Cleveland Said to Make Race an Issue for Cops

     CLEVELAND (CN) – After a high-speed car chase ended with the shooting deaths of two black suspects, Cleveland police unfairly disciplined nine officers, eight of whom are white, they say in Federal Court.
     The officers filed the complaint Friday, when courts were closed, against the city of Cleveland; Mayor Frank Jackson; Chief Executive to the Mayor Martin Flask; Chief of Police Calvin Williams; and the chief’s predecessor, Michael McGrath.
     The complaint details a 2012 high-speed chase that lasted nearly 25 minutes, reached speeds in excess of 100 mph and eventually ended in a parking lot.
     Believing the driver or passenger had a gun, the officers said they opened fire and eventually killed Timothy Russell and Melissa Williams, the two suspects.
     No weapons were found in the vehicle.
     “Almost immediately the news media began to sensationalize the events,” the complaint states. “They reported the officers who discharged their weapons as being 12 white and one Hispanic and the deceased as African Americans. The news media reported that members of the community called the shootings murder, executions, and demanded that the officers involved be punished.”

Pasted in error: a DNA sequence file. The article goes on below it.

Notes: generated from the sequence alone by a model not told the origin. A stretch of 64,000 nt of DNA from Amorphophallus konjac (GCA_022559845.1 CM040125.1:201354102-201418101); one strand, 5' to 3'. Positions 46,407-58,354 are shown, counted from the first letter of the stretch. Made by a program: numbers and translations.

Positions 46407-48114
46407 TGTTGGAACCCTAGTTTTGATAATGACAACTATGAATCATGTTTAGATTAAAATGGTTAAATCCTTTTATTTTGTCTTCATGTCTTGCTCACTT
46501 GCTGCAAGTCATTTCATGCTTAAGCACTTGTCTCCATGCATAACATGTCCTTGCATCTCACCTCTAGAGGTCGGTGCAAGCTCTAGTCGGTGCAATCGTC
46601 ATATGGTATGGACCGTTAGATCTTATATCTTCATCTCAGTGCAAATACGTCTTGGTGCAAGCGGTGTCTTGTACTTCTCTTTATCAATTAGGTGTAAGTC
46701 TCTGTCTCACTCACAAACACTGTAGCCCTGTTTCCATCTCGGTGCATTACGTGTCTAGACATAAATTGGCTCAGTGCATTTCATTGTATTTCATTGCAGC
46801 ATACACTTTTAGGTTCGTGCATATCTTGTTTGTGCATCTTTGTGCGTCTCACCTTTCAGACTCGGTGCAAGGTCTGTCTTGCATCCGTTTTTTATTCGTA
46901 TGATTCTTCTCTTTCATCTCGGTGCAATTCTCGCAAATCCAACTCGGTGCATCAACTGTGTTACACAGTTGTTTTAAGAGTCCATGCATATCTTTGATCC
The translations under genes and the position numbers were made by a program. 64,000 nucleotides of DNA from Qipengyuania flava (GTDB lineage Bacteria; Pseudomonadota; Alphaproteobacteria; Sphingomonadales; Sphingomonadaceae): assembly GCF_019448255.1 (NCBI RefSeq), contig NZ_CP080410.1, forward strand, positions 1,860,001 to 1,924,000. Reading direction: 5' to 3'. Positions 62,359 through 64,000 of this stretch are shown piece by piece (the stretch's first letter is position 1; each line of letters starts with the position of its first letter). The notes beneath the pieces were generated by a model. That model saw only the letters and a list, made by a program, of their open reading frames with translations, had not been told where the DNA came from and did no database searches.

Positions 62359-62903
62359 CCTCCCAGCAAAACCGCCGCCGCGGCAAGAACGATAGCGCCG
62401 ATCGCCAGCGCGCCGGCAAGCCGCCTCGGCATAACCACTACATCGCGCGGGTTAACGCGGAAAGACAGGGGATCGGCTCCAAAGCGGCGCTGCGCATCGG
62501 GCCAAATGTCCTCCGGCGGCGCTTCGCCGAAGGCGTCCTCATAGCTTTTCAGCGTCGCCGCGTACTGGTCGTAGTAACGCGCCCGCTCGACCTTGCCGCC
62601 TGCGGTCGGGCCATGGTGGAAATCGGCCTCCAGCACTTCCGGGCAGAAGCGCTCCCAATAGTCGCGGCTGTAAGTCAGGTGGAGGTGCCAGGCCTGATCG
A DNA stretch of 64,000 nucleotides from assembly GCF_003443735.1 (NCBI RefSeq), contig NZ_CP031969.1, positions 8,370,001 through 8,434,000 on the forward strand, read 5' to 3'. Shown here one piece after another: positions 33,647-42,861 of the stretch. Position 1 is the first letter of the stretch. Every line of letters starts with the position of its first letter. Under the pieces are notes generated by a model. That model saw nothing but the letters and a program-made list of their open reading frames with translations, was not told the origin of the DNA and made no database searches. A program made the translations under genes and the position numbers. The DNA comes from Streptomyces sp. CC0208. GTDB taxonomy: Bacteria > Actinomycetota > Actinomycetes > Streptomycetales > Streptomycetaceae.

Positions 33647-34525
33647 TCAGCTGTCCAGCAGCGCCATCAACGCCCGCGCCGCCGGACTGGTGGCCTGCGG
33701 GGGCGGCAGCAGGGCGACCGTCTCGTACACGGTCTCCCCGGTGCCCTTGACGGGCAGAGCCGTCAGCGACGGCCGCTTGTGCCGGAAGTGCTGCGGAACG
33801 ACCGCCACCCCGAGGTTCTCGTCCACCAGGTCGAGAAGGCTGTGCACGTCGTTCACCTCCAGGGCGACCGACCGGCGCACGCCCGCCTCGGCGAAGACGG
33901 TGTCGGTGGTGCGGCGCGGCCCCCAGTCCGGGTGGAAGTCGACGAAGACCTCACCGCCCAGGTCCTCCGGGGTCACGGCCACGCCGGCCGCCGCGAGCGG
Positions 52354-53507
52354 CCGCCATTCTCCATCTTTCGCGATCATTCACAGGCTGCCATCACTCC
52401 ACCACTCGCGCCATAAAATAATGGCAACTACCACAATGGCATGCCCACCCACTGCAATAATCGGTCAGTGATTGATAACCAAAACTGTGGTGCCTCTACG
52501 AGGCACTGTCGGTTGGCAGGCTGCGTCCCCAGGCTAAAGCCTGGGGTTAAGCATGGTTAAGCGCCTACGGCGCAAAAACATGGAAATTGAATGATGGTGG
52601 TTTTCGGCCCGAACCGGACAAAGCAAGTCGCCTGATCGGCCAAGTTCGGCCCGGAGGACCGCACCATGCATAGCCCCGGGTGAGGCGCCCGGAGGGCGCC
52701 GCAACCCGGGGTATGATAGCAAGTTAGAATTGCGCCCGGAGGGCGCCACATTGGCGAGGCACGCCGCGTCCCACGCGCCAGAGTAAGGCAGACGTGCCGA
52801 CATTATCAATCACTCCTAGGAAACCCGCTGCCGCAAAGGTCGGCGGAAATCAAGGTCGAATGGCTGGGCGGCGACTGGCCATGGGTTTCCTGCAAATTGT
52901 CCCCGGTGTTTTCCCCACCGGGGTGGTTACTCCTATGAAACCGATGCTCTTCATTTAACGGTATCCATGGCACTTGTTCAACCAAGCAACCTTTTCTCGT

Per standard procedure, the officers were placed on administrative leave and ordered to serve a 45-day “cooling-off” period after the shooting, according to the complaint.
     The officers say they were all cleared to return to active duty by July 1, 2013, after the Attorney General’s Office completed an investigation.
     Chief McGrath himself placed the officers on active duty but played dumb on Oct. 24 when “the news media inquired about the status of the officers involved in the shooting,” telling reporters he had no idea the officers were on active duty, according to the complaint.
     “As a result of the media inquiry, he ordered the officers who fired their weapons back to restrictive duty within their own districts because it was politically expedient based upon the plaintiffs being non-African Americans,” the complaint states. “McGrath ordered the commanders to inform the plaintiffs they could not work part time jobs. Plaintiffs were in effect subjected to ‘unofficial punishment’ in violation of their constitutional rights.”
     The officers seek punitive damages for discrimination, civil rights violations and breach of contract, and claim that their 16-month “cooling-off” period was excessive.
     Erin O’Donnell is the lead plaintiff alongside officers Wilfredo Diaz, Christopher Ereg, Michael Farley, Cynthia Moore, Michael Rinkus, William Salupo, Brian Sabolik and Scott Sistek.
     They are represented by Jonathan Rosenbaum of Elyria, Ohio.

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